donderdag, oktober 19, 2017

recreated artists’ studios

Constantin Brancusi’s studio recreated in Paris.

"Constantin Brancusi bequeathed his studio and its contents to the French state before his death 1957, on the condition that they would reconstruct it just as it was. The Romanian artist used to arrange his works in ‘mobile groups’, stressing the relationship between the sculptures and the space itself. In the 1920s he used his atelier for exhibitions and, in his final years, stopped creating sculptures altogether, focusing his efforts on their relationship within his studio. The space was partially reconstructed at the Palais de Tokyo before a full replica was produced in 1977 as part of the Centre Pompidou complex. Following a flood in the 1990s, architect Renzo Piano was tasked with creating a new permanent replica. He reproduced the layout, the volume and the light of the original atelier but housed the space inside a larger, square pavilion with a flat roof. Solid walls were replaced with glass to allow visitors to see Brancusi’s works while walking around the outside of the studio."

Deze foto is eerder geplaatst in de post van 16 mei 2013 (hk).

GMA Paolozzi’s studio recreated at the National Galleries of Scotland. (foto: Antonia Reeve)

Francis Bacon’s studio at Hugh Lane Gallery.

"Moving Francis Bacon’s London studio to the Hugh Lane gallery in Dublin was a painstaking task. Archeologists made a survey and drawing of the Irish-born painter’s tiny studio, mapping the location of objects before they were each tagged and packed – including the dust. Walls, doors, floor and ceiling (which Bacon used as his palette) were also removed and reinstalled over a three year period. ‘It’s much easier for me to paint in a place like this which is a mess,’ Bacon said of the space. The recreated studio – which opened to the public in 2001 – is permanently housed at the Dublin gallery, complete with 7,000 meticulously catalogued items, ranging from empty tins of paint and wine crates."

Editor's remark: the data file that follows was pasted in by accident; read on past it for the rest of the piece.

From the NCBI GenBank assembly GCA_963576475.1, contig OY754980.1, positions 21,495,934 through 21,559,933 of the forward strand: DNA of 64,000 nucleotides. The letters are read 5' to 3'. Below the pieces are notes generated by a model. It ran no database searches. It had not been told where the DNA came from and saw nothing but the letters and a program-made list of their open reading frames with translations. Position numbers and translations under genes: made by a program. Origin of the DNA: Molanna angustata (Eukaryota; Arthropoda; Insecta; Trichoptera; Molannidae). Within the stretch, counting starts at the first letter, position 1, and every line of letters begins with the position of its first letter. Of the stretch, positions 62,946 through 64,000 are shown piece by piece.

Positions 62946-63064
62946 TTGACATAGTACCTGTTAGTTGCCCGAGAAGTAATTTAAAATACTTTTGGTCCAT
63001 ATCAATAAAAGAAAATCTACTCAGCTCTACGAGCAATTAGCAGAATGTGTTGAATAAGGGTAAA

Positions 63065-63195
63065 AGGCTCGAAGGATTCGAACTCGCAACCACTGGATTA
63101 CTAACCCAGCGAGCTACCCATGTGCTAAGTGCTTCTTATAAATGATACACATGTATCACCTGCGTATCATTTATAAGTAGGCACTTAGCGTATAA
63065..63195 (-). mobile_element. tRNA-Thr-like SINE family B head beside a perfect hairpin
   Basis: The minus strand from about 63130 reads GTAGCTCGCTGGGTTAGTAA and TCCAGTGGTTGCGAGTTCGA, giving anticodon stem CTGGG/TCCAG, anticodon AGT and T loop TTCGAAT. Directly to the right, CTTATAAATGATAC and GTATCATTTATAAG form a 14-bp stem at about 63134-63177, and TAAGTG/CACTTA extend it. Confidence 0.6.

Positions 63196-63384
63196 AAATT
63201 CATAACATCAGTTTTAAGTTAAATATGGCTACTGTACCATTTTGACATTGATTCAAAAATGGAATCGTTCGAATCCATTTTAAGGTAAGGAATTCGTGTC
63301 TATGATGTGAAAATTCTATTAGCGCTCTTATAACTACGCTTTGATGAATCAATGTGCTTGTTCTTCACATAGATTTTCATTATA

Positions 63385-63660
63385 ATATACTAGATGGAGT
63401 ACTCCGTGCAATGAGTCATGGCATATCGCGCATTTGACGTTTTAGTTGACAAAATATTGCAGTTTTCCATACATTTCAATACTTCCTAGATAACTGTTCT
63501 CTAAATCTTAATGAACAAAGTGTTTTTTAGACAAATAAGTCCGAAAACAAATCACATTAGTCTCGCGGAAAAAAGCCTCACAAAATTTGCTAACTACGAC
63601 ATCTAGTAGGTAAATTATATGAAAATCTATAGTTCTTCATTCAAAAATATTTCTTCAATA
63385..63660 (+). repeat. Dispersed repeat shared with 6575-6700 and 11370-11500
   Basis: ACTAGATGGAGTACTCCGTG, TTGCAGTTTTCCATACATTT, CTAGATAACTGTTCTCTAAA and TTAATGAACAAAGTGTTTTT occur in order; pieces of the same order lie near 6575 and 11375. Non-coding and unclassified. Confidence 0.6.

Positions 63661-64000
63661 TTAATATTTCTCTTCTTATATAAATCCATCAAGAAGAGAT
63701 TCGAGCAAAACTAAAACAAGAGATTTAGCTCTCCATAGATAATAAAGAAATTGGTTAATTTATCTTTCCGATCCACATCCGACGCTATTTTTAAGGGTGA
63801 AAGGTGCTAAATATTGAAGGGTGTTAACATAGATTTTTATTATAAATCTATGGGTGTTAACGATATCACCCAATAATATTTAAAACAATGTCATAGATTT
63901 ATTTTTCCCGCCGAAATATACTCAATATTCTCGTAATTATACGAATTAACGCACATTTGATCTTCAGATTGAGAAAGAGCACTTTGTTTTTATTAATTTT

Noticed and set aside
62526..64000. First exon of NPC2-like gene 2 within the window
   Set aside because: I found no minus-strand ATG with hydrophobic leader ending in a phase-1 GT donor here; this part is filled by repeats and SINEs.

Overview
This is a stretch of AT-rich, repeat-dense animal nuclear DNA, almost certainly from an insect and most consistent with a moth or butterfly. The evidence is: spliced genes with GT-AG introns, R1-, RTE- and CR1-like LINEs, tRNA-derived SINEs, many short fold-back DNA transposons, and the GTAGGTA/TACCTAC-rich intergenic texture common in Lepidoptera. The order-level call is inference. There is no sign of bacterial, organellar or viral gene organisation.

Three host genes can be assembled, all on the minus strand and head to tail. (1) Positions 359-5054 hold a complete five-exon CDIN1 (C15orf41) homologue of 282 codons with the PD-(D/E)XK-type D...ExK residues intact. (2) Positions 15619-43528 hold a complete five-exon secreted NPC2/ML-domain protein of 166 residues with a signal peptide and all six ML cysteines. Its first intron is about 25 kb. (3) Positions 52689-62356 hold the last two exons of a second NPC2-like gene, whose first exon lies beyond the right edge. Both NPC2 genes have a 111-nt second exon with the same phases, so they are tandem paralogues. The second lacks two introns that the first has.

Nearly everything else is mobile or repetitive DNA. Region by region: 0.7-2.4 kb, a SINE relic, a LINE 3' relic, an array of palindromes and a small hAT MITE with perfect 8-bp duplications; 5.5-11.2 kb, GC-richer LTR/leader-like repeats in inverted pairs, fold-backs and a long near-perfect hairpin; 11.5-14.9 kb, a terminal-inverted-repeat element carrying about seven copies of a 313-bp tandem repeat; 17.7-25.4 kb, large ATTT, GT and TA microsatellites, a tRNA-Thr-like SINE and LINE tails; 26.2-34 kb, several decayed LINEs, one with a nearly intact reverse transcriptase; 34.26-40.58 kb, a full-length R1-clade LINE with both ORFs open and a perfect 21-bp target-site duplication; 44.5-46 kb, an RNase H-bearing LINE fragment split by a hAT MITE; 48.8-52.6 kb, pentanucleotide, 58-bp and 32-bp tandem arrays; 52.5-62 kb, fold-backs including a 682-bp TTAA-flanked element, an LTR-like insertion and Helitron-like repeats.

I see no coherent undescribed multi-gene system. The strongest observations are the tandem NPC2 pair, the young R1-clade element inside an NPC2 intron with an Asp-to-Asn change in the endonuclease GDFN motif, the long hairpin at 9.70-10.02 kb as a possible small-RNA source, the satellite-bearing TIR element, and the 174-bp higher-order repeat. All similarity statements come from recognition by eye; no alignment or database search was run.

Frida Kahlo’s Blue House recreated in New York. (foto: Allison Meier)

"New York Botanical Garden transformed its Enid A Haupt Conservatory into the family home of Mexican painter Frida Kahlo (1907-1954) for its spring 2015 exhibition, Frida Kahlo: Art, Garden, Life. Kahlo lived in Casa Azul (The Blue House) her entire life and became a keen gardener, particularly when she became housebound in the 1940s and 50s due to ill health. For the show, the curators recreated the property’s cobalt courtyard walls, a scale replica pyramid used to display her husband Diego Rivera’s collection of pre-Columbian art, and Kahlo’s painting station, which were displayed among ber botanically-inspired artworks."

Miró’s studio at Mayoral gallery, 6 Duke Street, St James’s, London.

Reconstruction of Mondrian’s studio at 26 Rue du Départ, Paris which was on display in Mondrian and his Studios at Tate Liverpool. (foto: David Lambert & Rod Tidnam)

"Using a 1926 photograph by Paul Delbo, architect Frans Postma created a replica of Mondrian’s atelier on Paris’ Rue du Départ, where he would host parties for the art world cognoscenti. Writing to his friend Winifred Nicholson in 1936, after he had moved to London, Mondrian exclaimed: ‘the studio is also part of my painting’."

William Blake’s studio recreated in Oxford.

"The London house in which artist and poet William Blake produced some of his most famous works was demolished in 1918. Curator and printmaker Michael Phillips chanced upon the floor plans for Lambeth’s 13 Hercules Buildings in the Guildhall library several years ago. Helped by accounts from artists who visited Blake’s studio and home, he was able to recreate the workspace – complete with hefty wooden press – inside Oxford’s Ashmolean gallery."

> Francis Bacon Estate

Constantin Brancusi #9

Constantin Brancusi in his atelier. (bron: Code Noir Style, foto: Constantin Brancusi)